How to Get Sued Over Your Software EULA/SaaS Contract, and Lose!

How to Get Sued Over Your Software EULA/SaaS Contract, and Lose!

  • 2010-11-15_1940
  • 2010-11-15_1928
  • 2010-11-15_2000
  • 2010-11-15_1927

Ok as a EULA Attorney I thought that would grab your attention. Well, there is a recent court case you should be aware of where the software company lost big time (over its Software EULA (applies to SAAS Contracts too)), and now owes the customer around $240 million for a software/services deal gone bad (here is the actual response from the jury).

How does this happen? Well, let’s take a look as there are some tidbits for every software or SAAS company.

First things first, the case: Dillards (the customer) sued i2 (later acquired by JDA Software) over a failed software and services implementation (even though Dillards still uses the software; figure that one out). Without going through a long detailed overview of the case, Dillards believed the i2 software was not working as promised and took it up with i2. Obviously, the parties could not work it out, and the case went to trial in Dallas, Texas in 2010. Long story short, i2 lost and Dillards won around a $246 million judgment on around a $10 million software and services order (yep, 24 times the amount of the sale). So how does this happen, as there was a contract with a limitation of liability, and i2 had attorneys working on the contract. Let’s dig a little deeper and see what you can learn from a case like this.

1) Don’t Overcommit and Underperform. You probably knew this already, but if you do it in a big way a court could find that you committed fraud (yes the F word), which is what they found in the Dillards vs. i2 case. What did not help–and I think swayed the jury–was the fact that i2 had agreed to a consent decree with the SEC stating that it had exaggerated the functionality of its products to its customers. But it gets worse! i2 even hired a MIT professor of Management (not quite sure why they had to do this) to perform an assessment of their business practices, as apparently something was not working right. This professor wrote a scathing report stating–in part–that i2 was over-commiting and under-performing…see excerpts below.

How to Get Sued Over Your Software EULA/SaaS Contract, and Lose!

How to Get Sued Over Your Software EULA/SaaS Contract, and Lose!

2) If You Have a Problem, Solve It Through Negotiation. Look software is not perfect and free of flaws (and customers know this), but if you have a product problem (e.g. the software is not working as it should or your sales team has oversold the technology), then fix it/make it right (free software, credit, extension, refund etc.). Every software company I have come into contact with knows how to solve these type of problems, and doesn’t forget the importance of the relationship with the customer. I bet if i2 had given Dillards its money back early on in the process, seen the case for what it is, and handled the disagreement in some fair way, they would not be facing a $240 million dollar judgment. I realize it may seem like I am second guessing i2 with the benefit of hindsight, but come on if you have a consent decree and a report from a MIT professor about your problems, then maybe you should not be going to trial.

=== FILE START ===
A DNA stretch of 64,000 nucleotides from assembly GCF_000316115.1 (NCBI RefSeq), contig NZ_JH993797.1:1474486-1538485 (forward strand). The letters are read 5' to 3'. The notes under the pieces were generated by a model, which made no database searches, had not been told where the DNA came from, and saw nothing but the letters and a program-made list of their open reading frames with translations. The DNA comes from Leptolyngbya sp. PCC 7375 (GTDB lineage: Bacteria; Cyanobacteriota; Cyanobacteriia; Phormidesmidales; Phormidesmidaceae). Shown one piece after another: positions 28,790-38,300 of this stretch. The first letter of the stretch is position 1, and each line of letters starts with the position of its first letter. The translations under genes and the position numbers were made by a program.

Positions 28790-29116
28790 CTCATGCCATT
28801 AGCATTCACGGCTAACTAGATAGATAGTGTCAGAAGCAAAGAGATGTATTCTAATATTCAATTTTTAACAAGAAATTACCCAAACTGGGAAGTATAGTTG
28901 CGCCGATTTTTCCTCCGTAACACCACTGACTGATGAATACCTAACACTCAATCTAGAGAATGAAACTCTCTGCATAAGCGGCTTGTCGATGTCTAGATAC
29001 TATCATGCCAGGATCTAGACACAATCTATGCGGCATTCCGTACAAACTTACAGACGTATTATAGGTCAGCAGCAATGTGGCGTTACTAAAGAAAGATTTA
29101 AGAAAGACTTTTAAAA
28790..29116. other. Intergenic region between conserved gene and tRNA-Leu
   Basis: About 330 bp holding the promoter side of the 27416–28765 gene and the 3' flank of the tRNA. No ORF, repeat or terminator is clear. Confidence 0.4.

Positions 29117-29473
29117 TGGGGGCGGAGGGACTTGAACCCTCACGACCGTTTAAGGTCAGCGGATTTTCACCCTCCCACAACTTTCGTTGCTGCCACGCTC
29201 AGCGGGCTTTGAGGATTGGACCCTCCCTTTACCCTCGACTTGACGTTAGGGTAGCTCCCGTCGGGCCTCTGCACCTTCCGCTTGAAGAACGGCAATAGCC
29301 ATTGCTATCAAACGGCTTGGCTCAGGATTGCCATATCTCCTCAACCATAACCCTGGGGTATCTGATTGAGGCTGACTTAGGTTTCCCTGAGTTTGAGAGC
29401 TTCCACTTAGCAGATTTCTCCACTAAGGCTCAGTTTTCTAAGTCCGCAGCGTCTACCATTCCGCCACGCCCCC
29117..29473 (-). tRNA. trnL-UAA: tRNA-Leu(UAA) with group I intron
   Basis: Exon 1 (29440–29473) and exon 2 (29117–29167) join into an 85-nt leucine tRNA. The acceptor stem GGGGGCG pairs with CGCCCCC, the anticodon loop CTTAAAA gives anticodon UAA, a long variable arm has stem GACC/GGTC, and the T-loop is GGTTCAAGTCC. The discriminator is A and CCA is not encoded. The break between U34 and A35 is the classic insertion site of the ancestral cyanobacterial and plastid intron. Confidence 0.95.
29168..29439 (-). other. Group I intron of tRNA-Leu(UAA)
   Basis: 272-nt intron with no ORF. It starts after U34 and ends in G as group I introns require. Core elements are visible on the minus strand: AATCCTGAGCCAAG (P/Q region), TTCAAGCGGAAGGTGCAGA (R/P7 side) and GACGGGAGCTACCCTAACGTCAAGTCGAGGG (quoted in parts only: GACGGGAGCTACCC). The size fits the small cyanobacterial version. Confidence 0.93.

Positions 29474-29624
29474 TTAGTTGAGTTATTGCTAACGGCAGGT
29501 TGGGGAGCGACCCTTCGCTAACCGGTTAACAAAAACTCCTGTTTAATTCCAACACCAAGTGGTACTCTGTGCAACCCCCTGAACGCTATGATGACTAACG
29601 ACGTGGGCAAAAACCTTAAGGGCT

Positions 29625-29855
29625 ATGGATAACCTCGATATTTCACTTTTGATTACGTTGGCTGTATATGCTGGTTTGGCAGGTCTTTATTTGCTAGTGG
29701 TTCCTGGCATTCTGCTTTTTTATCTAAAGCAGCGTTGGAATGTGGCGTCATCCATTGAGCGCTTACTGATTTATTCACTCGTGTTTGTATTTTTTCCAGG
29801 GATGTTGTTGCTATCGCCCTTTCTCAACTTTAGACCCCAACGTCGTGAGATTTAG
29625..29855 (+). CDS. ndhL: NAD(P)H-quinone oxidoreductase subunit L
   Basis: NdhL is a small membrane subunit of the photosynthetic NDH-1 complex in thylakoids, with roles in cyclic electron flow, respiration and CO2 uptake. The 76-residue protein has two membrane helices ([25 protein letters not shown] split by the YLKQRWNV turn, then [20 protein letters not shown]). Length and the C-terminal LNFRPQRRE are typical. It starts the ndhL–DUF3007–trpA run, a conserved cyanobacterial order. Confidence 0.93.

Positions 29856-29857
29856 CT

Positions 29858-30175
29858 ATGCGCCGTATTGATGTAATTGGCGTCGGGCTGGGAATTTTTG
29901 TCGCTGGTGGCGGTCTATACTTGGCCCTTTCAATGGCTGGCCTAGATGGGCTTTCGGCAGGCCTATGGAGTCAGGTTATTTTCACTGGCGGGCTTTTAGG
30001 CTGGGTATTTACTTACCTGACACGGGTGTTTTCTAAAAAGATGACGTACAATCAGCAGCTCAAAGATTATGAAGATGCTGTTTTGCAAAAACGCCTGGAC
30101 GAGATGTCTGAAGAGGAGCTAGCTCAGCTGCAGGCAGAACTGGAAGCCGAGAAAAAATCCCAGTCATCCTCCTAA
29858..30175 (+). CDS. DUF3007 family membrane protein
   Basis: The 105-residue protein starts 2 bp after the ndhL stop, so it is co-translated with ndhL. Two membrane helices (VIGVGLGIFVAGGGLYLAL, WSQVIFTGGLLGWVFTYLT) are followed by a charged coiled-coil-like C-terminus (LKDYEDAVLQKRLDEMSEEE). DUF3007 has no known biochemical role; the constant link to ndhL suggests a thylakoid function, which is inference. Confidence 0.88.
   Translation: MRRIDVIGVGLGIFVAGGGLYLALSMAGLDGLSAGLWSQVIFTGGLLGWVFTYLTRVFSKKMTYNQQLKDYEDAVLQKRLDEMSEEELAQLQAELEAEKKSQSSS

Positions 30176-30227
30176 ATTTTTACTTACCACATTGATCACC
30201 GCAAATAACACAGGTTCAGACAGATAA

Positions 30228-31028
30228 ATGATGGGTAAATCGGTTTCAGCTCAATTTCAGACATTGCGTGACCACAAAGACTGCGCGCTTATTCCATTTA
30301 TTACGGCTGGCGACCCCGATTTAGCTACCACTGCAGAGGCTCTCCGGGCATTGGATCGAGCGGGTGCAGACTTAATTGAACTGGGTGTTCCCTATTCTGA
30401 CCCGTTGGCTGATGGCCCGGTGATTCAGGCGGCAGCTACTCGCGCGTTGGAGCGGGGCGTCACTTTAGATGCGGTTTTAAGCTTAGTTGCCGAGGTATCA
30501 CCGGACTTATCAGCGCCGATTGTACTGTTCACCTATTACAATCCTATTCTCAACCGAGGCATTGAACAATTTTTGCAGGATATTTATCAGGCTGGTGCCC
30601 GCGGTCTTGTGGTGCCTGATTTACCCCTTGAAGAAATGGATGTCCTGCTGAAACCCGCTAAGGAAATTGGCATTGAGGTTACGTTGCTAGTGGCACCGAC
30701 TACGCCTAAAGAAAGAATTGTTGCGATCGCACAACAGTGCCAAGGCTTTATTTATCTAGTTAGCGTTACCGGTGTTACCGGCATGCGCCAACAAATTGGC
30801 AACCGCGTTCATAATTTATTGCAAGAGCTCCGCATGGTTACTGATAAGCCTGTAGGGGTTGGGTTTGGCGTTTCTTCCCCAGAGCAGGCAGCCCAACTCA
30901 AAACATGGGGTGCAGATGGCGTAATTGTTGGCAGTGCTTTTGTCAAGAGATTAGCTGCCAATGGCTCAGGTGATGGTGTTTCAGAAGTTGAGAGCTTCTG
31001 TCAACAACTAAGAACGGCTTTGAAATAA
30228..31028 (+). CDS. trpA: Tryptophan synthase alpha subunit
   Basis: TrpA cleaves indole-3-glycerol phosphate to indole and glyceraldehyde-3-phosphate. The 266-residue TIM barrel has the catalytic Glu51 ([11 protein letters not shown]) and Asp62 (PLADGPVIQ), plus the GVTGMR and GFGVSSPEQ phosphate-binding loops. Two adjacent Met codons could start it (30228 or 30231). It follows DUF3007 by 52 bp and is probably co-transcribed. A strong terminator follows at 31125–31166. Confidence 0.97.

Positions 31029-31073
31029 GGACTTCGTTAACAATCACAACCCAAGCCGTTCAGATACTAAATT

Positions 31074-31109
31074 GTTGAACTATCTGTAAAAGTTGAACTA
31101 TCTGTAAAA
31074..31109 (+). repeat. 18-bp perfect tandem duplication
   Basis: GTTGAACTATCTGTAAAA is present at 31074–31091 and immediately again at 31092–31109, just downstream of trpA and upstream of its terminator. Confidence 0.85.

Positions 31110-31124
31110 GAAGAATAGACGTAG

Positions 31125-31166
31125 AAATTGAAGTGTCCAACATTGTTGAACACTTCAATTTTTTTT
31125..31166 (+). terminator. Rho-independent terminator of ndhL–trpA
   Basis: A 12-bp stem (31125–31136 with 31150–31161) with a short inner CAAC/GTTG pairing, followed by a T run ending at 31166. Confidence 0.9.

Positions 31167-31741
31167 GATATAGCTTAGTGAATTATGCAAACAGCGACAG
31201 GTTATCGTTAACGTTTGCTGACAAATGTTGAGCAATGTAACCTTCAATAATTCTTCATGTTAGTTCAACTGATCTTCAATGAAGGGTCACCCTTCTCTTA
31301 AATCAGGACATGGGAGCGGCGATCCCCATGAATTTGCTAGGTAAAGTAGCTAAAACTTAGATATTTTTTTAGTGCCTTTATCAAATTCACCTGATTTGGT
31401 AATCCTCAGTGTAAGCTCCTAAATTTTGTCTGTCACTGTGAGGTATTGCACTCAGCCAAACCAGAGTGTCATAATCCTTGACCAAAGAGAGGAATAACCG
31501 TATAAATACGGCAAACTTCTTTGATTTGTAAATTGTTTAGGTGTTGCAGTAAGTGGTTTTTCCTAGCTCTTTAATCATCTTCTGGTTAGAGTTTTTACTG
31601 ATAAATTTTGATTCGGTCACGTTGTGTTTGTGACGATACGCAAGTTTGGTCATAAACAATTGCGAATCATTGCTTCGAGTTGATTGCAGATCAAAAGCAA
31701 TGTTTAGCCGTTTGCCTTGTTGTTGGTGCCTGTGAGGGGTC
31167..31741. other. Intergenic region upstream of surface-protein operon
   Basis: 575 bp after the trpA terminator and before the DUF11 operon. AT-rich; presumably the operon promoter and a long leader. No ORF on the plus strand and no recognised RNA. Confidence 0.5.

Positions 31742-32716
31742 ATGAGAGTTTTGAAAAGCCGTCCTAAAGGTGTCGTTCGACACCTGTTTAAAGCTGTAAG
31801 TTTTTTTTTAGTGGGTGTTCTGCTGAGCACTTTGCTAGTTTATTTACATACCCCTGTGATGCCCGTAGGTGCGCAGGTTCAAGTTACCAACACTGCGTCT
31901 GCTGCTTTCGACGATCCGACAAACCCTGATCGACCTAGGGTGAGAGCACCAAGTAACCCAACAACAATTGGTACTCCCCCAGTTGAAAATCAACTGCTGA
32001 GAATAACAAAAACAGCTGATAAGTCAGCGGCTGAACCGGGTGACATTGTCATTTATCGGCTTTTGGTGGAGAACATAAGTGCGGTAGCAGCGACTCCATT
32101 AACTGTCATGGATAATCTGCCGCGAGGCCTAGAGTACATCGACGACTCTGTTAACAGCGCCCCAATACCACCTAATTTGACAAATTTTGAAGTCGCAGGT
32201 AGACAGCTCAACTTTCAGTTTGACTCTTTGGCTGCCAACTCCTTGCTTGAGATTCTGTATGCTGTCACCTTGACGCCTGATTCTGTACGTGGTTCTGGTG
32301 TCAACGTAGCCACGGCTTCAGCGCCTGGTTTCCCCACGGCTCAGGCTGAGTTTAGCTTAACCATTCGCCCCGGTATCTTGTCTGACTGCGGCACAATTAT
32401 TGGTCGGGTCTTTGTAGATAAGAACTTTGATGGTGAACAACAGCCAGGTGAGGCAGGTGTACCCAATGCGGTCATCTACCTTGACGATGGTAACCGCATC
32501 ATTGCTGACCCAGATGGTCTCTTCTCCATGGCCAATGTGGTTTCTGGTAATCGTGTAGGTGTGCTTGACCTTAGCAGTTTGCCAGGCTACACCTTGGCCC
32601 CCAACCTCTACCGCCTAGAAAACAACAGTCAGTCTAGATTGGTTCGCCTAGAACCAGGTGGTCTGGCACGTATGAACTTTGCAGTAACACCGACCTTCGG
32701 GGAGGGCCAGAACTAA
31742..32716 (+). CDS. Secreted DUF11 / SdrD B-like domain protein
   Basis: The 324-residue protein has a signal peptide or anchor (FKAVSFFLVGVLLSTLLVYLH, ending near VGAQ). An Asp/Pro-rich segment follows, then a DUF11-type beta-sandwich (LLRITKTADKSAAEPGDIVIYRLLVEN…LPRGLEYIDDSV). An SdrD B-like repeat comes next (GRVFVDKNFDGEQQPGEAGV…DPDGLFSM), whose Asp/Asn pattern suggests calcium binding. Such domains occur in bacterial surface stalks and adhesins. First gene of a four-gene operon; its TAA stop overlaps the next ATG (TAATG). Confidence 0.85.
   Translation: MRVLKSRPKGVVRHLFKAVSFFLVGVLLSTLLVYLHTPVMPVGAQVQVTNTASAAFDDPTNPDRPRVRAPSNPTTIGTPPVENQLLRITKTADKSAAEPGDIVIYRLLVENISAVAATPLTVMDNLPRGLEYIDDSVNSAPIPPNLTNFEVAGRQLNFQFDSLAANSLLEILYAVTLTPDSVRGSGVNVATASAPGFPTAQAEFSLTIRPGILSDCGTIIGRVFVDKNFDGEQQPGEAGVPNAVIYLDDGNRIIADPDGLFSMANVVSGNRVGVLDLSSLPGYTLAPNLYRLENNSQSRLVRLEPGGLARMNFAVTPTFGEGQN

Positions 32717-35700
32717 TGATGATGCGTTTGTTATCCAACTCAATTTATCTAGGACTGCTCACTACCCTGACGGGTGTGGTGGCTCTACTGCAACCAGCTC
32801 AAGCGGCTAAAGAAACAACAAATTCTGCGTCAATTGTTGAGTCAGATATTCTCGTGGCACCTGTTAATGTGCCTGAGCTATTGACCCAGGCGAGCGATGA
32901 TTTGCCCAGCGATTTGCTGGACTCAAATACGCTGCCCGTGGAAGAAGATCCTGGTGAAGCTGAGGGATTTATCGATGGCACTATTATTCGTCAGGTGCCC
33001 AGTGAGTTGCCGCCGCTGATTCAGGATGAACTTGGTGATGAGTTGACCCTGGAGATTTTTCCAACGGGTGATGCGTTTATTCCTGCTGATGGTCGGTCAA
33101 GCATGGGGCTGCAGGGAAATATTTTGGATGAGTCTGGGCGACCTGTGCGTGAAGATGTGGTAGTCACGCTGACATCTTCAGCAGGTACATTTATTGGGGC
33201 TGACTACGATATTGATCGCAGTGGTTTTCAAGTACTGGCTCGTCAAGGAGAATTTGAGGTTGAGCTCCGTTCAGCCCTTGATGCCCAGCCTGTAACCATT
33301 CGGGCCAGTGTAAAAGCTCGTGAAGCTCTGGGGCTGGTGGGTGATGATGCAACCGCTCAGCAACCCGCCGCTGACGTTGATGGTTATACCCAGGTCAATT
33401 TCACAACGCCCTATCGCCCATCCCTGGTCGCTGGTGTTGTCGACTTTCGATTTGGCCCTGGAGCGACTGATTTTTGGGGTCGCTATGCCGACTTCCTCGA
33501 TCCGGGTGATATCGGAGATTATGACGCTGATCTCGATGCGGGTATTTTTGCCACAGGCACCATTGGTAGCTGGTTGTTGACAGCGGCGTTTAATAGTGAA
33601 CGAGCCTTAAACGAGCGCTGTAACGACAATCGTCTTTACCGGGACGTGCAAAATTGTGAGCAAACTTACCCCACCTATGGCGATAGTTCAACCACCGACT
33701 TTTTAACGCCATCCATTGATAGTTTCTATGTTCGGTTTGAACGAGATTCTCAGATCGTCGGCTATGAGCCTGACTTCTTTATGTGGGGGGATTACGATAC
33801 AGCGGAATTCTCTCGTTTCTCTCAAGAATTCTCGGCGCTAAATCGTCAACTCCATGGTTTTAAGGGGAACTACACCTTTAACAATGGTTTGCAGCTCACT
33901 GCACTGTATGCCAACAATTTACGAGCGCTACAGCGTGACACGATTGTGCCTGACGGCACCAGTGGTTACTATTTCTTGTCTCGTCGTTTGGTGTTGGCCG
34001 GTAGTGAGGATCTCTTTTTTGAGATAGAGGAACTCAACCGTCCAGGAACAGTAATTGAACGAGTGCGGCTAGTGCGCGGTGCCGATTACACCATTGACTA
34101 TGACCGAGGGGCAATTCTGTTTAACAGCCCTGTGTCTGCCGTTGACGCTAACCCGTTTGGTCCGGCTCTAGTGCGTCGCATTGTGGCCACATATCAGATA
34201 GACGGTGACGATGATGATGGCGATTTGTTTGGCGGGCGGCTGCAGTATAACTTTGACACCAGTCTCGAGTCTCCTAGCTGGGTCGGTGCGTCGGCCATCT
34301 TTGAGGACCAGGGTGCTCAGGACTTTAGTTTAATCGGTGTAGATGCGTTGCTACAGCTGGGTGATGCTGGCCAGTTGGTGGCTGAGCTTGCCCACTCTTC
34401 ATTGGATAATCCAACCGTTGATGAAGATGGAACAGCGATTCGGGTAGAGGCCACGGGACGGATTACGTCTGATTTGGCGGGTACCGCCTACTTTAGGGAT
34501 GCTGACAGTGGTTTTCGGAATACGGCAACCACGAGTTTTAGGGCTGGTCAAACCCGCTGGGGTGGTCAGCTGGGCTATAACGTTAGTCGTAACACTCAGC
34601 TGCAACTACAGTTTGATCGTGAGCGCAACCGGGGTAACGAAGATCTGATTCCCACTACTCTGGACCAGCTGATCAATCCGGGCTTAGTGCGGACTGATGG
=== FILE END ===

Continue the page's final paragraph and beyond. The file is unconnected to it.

How to Get Sued Over Your Software EULA/SaaS Contract, and Lose!

So without going on forever on this, my goal is not to scare you, but rather to inspire you make sure you control your sales teams, and make sure people at your company don’t think that you can/should commit to things that you cannot do . . . even in the intangible world of software. Oh yea, those limitation of liabilities usually work to protect you, but not necessarily against a finding of fraud as in this case (which you may not realize, is an extremely high burden for the plaintiff to prove). Just a few thoughts from a software attorney, as this is something you should be aware of, even though it is really (actually extremely) rare.

More:

ZDNet Article

Legal Disclaimer:  This is for informational and educational purposes only, and does not constitute legal advice. Contact your attorney for legal advice, which should be provided after review of the facts and applicable law.

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